Absence of conflict of interest.
Neumark, D., & Button, P. (2014). Did age discrimination protections help older workers weather the Great Recession? Journal of Policy Analysis and Management, 33(4), 566-601. doi:10.1002/pam.21762
- The study examined whether the strong age discrimination laws moderated the impact of the Great Recession on employment outcomes of older workers.
- The study used statistical models and the data from the 2003–2011 Current Population Survey (CPS) and 2004–2011 Quarterly Workforce Indicators to estimate impacts.
- The study found that states with stronger age discrimination laws had experienced increases in unemployment rates, longer unemployment durations, and decreases in hiring rates for some types of older workers relative to younger workers in the months during and following the Great Recession.
- The quality of causal evidence presented in this study is moderate because it was based on a well-implemented nonexperimental design. This means we are somewhat confident that the estimated effects are attributable to the differential effect of the Great Recession on older workers in states with strong age discrimination laws, but other factors might also have contributed.
Age Discrimination Laws
Features of the Study
The study used statistical models (difference-in-difference-in-differences [DDD] models) to examine the differential impact of the Great Recession on employment outcomes of older workers in states with strong and weak age discrimination laws relative to those of younger workers. The authors distinguished between states that adhere only to the federal Age Discrimination in Employment Act (ADEA) standards versus states that have stronger age discrimination based on the following two features: whether they have a lower firm-size minimum, and thus cover more employees; and whether they allow for larger financial damages. The study grouped workers into two age groups: younger workers ages 25 to 44, and older workers 55 and older. Study outcomes included unemployment rates, employment-to-population ratios, median unemployment durations, and hiring rates by state, gender, age, and time period. The DDD models control for unemployment insurance benefits available and the industry-age composition of the labor market by state. The authors demonstrated that trends in unemployment were similar across all groups in the five years preceding the Great Recession.
- The authors found that after the Great Recession, older men had a 1 percentage point increase in unemployment rates compared to younger men in states with age discrimination laws allowing for larger financial damages than the federal ADEA relative to states with weaker age discrimination laws.
- After the Great Recession, states with age discrimination laws that have a lower firm-size minimums experienced a 1.5 percentage point decrease in the employment-to-population ratios for older women relative to younger women in states with weaker age discrimination laws.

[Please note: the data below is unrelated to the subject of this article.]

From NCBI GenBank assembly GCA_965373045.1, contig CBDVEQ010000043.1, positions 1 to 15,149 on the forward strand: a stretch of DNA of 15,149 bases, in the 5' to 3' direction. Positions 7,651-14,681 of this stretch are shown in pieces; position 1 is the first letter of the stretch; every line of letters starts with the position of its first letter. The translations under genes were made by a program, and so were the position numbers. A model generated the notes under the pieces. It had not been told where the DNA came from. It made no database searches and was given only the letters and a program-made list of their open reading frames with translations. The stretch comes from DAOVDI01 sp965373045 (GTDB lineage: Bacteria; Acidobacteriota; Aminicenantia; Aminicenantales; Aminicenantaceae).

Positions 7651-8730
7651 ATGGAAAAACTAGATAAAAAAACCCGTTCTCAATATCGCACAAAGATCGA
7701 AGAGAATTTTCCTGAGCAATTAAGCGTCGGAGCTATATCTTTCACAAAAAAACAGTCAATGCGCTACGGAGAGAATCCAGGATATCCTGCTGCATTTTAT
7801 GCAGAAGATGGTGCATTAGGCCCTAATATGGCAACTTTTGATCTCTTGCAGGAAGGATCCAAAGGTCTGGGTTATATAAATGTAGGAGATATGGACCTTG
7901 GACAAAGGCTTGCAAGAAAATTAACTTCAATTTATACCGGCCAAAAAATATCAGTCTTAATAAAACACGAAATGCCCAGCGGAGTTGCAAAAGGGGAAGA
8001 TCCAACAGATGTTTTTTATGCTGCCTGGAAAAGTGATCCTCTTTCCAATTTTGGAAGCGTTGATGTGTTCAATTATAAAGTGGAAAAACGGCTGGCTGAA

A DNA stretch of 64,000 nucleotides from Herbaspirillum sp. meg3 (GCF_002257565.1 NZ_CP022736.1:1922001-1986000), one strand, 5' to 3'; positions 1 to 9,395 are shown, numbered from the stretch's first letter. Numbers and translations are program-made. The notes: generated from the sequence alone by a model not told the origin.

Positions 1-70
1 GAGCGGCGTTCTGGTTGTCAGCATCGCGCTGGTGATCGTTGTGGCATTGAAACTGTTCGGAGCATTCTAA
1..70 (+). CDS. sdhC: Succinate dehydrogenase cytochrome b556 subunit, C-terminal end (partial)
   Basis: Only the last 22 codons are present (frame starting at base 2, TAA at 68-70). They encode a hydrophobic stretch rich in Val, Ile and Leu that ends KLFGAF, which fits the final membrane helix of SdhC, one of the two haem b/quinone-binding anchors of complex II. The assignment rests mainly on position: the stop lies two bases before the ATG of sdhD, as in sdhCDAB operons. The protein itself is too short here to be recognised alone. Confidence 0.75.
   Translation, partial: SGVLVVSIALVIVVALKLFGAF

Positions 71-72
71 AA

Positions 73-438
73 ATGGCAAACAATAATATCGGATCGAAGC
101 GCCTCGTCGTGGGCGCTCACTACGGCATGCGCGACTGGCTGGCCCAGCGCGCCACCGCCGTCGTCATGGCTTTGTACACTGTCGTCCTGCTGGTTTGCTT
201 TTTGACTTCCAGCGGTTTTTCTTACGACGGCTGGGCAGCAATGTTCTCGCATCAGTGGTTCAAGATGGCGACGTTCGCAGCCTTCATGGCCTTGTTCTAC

- The authors found that median unemployment duration increased more for older men than for younger men in states with age discrimination laws allowing for larger financial damages both during (by 5.5 weeks) and after (by 5 weeks) the Great Recession compared to states with weaker age discrimination laws.
- Older women in states with age discrimination laws allowing for larger financial damages had a decreased likelihood of being hired relative to younger women (by 1 percentage point) in states with weaker age discrimination laws during the period following the Great Recession.
Considerations for Interpreting the Findings
The authors of the study estimated multiple related impacts on outcomes related to employment. Performing multiple statistical tests on related outcomes makes it more likely that some impacts will be found statistically significant purely by chance and not because they reflect program effectiveness. The authors did not perform statistical adjustments to account for the multiple tests, so the number of statistically significant findings in these domains is likely to be overstated.
The study defined the younger workers group as ages 25 to 44. However, adults older than 40 are protected by ADEA, and some younger adults are protected on a state-by-state basis. Therefore, the effects of state age discrimination laws might apply to both the older and the younger workers in this study.
Causal Evidence Rating
The quality of causal evidence presented in this report is moderate because it was based on a well-implemented nonexperimental design. This means we are somewhat confident that the estimated effects are attributable to the differential effect of the Great Recession on older workers in states with strong age discrimination laws, but other factors might also have contributed.